Sat 23 April 2022 | 13:30

Palmeiras club history, a club with 18 million fans

Football clubs are the whole reason behind football's popularity. Today we are going to learn Palmeiras club history, one of these clubs.

Welcome to Spoortmob's article about 

Palmeiras club history

! Palmeiras is a Brazilian professional football team headquartered in the area of Perdizes in the city of So Paulo. With over 18 million supporters and 52,750 associated fans, including many Brazilians of Italian heritage, Palmeiras is one of the most popular South American clubs, with the most trophies and achievements in Brazil.

Palmeiras competes in a variety of sports while being mostly a football team. The football team competes in the Campeonato Paulista, the major state league in So Paulo, as well as the Brasileiro Série A, the highest tier of the Brazilian football league system.

Palmeiras was created on August 26, 1914, by Italian immigrants as "Palestra Itália." However, once Brazil joined the Allies in the Second World War against Italy and the Axis powers, the club changed its name on September 14, 1942.

Palmeiras has won 15 top-tier national championships since then, including a record 10 Campeonato Brasileiro Série A titles, four Copa do Brasil titles, and one Copa dos Campers, making them Brazil's most successful club in domestic competitions.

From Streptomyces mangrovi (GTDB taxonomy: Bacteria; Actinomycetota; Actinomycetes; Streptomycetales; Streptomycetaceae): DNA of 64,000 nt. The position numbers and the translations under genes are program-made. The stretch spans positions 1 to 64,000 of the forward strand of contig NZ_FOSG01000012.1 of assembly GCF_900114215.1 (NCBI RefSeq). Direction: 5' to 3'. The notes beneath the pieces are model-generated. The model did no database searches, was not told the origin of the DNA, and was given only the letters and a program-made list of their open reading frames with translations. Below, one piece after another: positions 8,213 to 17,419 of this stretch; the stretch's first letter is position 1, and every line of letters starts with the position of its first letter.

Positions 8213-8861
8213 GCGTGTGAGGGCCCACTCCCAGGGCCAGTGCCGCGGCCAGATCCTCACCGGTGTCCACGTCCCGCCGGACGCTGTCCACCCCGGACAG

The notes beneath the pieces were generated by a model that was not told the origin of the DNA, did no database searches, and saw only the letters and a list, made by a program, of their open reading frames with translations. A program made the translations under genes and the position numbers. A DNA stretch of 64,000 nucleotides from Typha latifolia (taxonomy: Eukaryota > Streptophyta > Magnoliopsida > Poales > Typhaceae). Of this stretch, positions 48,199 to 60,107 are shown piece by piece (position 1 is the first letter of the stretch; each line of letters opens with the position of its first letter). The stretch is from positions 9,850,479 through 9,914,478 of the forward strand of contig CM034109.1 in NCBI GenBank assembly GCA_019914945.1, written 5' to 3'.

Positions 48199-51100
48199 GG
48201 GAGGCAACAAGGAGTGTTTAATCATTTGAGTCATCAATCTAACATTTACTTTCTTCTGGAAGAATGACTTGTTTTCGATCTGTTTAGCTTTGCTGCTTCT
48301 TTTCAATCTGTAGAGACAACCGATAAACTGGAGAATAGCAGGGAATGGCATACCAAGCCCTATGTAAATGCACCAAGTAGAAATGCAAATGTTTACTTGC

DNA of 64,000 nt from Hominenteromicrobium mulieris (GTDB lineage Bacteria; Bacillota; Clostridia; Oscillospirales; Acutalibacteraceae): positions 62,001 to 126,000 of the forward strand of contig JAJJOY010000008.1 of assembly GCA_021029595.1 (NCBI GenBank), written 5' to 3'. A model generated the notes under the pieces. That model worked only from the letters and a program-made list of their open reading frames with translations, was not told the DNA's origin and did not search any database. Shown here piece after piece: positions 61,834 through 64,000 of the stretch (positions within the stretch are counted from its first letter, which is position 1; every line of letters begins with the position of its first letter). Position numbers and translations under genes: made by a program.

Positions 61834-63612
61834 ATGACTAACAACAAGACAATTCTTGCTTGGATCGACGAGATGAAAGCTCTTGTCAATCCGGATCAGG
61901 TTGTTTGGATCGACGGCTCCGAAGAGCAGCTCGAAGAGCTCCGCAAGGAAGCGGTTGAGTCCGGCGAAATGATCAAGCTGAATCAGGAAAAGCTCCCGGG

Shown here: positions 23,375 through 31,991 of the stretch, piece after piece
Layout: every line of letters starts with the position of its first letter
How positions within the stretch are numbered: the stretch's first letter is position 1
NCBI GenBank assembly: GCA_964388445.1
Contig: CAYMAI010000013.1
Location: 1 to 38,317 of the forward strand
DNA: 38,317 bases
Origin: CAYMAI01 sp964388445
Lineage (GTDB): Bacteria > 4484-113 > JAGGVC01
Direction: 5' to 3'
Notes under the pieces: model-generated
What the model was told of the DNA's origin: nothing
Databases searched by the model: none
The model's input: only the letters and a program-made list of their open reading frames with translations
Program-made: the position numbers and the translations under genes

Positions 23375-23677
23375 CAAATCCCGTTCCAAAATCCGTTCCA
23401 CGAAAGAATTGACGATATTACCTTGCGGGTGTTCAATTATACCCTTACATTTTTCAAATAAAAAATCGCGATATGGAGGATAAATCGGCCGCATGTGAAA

The Brazilian behemoth has won the 1951 Intercontinental Cup, 1999, 2020, and 2021 Copa Libertadores, the 2022 Recopa Sudamericana, and the 1998 Copa Mercosul in international club football. The club has also had success on a regional level, winning 5 Interstate Championships and 23 State Championships. This is not all to Palmeiras club history, so... 

Palmeiras club history, a club with 18 million fans!

Palmeiras is now ranked second in both the CBF and CONMEBOL rankings, and in 2021, it became the first Brazilian club to win the IFFHS Men's Club World Ranking. The club has a long-standing rivalry with Corinthians, and its matches are known as the Derby Paulista. S. Paulo and Santos are also rivals for Palmeiras. Before we dive into 

Palmeiras club history

, we will take a look at the basic info about this club.

  • Full name:

    Sociedade Esportiva Palmeiras

  • Nickname:

    Verdão (Big Green)

  • Founded:

    August 26, 1914

  • Ground:

    Allianz Parque

  • President:

    Leila Pereira

  • League:

    Campeonato Brasileiro Série A

The story of birth

At the turn of the century, a group of young Italians decided to organize a club with the primary purpose of forming a football team that would represent the Italian population and competes against the city's top players. Italy had been unified just over three decades before, a fact that some Italian-Brazilians and non-Italian Brazilians were unaware of.

There were a lot of Italian clubs, but they all represented an Italian province or were focused on something other than football. At the time, the game was gaining popularity and attracting a large number of players and spectators.

The group's founders approached the Fanfulla newspaper, which served as a media outlet for Italians in Brazil, and tasked young Vincenzo Ragognetti, another admirer of the concept, with drafting an invitation to individuals interested in founding a sports club.

After many meetings, 46 people convened at the Alhambra Room on what is now Rua do Riachuelo to form Palestra Italia, a sports club for all Italian-Brazilians. Ezequiel Simone was named president of the club. The new group piqued the interest of the Italian Consulate in So Paulo since it would help disseminate the word among Italians that their country now had a single flag and song.